I chose to write about this topic because I’m still learning how to assign responsibilities to different parts of my software. Having interfaces that contain too many methods rather than continuing to further specialize them is an issue I’ve faced in software that I’ve written myself. Studying the SOLID principles and actively applying them to my work will help save me a lot of time and effort in my future projects.

From the blog CS@Worcester – Michael's Programming Blog by mikesprogrammingblog and used with permission of the author. All other rights reserved by the author.

Exploring the Significance of REST APIs

REST APIs: How They Work and What You Need to Know: https://blog.hubspot.com/website/what-is-rest-api

Introduction: In the ever-evolving landscape of software applications, the demand for seamless data sharing and communication has propelled the prominence of Representational State Transfer Application Programming Interfaces (REST APIs). The blog post titled “What is REST API?” serves as a comprehensive guide, shedding light on the fundamental concepts, principles, and practical applications of REST APIs.

Reason for Selection: The selection of this resource stems from its ability to provide a clear and concise overview of REST APIs, making it accessible for both beginners and those seeking a refresher. The blog’s structured approach, starting with basic terms and progressing to the principles of REST, makes it an ideal starting point for anyone looking to understand the role of APIs in modern software development.

Content Overview: The blog begins by defining key terms such as clients, resources, and servers, setting the stage for a nuanced understanding of REST APIs. It then introduces the concept of REST as a set of guidelines facilitating internet communication for efficient integrations. The six rules of REST APIs, including client-server separation, a uniform interface, and statelessness, are elucidated, providing a solid foundation for grasping the core principles.

Reflection on Material: The content not only explains what REST APIs are but also delves into the reasoning behind each rule, offering insights into their importance. The emphasis on statelessness, for instance, is justified by the reduction in server memory requirements and improved scalability. The layered system principle is exposed, highlighting the role of intermediary servers without disrupting client-server interactions.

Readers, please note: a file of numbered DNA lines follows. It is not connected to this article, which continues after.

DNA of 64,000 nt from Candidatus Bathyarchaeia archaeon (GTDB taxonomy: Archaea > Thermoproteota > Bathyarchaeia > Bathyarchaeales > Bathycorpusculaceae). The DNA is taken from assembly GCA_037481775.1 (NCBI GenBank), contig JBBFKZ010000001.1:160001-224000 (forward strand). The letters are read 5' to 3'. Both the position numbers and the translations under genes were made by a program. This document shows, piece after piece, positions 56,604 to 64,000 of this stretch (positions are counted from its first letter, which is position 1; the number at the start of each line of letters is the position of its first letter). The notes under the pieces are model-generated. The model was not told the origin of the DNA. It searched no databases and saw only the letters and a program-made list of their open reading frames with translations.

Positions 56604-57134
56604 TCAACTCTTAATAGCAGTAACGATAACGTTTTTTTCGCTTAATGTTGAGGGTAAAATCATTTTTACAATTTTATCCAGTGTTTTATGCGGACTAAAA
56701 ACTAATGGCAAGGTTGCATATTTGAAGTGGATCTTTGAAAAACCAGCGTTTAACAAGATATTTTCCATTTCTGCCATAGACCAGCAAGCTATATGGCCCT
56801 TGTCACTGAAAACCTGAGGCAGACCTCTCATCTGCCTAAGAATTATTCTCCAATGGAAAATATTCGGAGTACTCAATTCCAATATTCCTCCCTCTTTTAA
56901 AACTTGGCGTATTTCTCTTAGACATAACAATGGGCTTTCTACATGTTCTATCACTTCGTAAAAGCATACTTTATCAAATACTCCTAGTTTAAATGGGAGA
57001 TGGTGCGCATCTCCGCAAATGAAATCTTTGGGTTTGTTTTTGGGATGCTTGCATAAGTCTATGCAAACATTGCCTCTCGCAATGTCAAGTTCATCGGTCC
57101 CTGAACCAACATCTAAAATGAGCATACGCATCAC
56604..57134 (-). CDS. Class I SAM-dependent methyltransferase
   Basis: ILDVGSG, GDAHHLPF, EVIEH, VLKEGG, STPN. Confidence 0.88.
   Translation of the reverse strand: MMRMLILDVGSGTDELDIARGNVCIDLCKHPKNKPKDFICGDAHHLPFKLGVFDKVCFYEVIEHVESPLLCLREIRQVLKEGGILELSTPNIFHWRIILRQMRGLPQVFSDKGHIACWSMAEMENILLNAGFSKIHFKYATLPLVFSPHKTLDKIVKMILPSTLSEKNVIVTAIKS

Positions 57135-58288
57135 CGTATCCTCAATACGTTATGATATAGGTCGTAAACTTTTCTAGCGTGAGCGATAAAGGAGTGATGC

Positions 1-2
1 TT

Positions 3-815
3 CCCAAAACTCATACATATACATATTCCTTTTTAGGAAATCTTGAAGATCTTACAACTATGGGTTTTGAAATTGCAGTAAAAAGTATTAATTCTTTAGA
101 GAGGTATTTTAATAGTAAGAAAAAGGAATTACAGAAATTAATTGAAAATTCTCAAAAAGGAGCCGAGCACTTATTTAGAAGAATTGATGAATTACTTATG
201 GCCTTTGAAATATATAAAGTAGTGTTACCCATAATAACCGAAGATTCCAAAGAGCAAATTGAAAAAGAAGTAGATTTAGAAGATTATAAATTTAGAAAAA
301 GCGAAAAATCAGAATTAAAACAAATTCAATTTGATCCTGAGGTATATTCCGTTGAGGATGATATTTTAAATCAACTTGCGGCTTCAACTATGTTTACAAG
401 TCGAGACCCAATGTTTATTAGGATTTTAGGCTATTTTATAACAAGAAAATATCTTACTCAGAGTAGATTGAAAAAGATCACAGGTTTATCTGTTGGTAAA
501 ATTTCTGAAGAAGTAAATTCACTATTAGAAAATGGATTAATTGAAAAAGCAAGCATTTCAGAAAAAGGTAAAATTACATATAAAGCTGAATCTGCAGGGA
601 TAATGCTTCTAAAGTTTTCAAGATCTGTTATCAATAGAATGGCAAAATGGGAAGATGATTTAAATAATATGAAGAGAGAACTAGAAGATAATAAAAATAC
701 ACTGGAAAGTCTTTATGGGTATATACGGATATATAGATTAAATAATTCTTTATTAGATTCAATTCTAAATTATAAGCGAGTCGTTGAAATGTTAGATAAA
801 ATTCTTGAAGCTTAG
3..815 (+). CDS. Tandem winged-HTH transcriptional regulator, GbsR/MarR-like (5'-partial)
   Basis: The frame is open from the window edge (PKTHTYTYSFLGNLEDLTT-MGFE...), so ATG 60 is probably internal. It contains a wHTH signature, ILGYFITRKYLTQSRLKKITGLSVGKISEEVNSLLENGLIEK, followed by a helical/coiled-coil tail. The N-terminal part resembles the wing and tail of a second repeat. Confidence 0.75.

Applicability in Future Practice: Understanding REST APIs is crucial for anyone venturing into software development or related fields. The blog’s breakdown of HTTP methods, URLs, and the common language of communication, HTTP, provides practical knowledge that a student can directly apply in API development. The explanation of caching and its role in enhancing server efficiency offers a valuable insight that can be leveraged to optimize web applications.

The blog’s real-world examples of REST APIs, such as Twitter, Instagram, Spotify, and HubSpot, illustrate the versatility of REST in various domains. For a student aspiring to build applications with social media functionalities or integrate music-related features, this resource serves as a roadmap for leveraging existing APIs effectively.

Conclusion: In conclusion, the blog post serves as an excellent resource for grasping the fundamentals of REST APIs. Its adherence to the recommended length, coupled with its clear and informative content, makes it a valuable asset for students and professionals alike. The insights gained from this resource can empower students to navigate the complex world of API development with confidence, laying the groundwork for successful future practices in software development.

From the blog CS@Worcester – Site Title by rkaranja1002 and used with permission of the author. All other rights reserved by the author.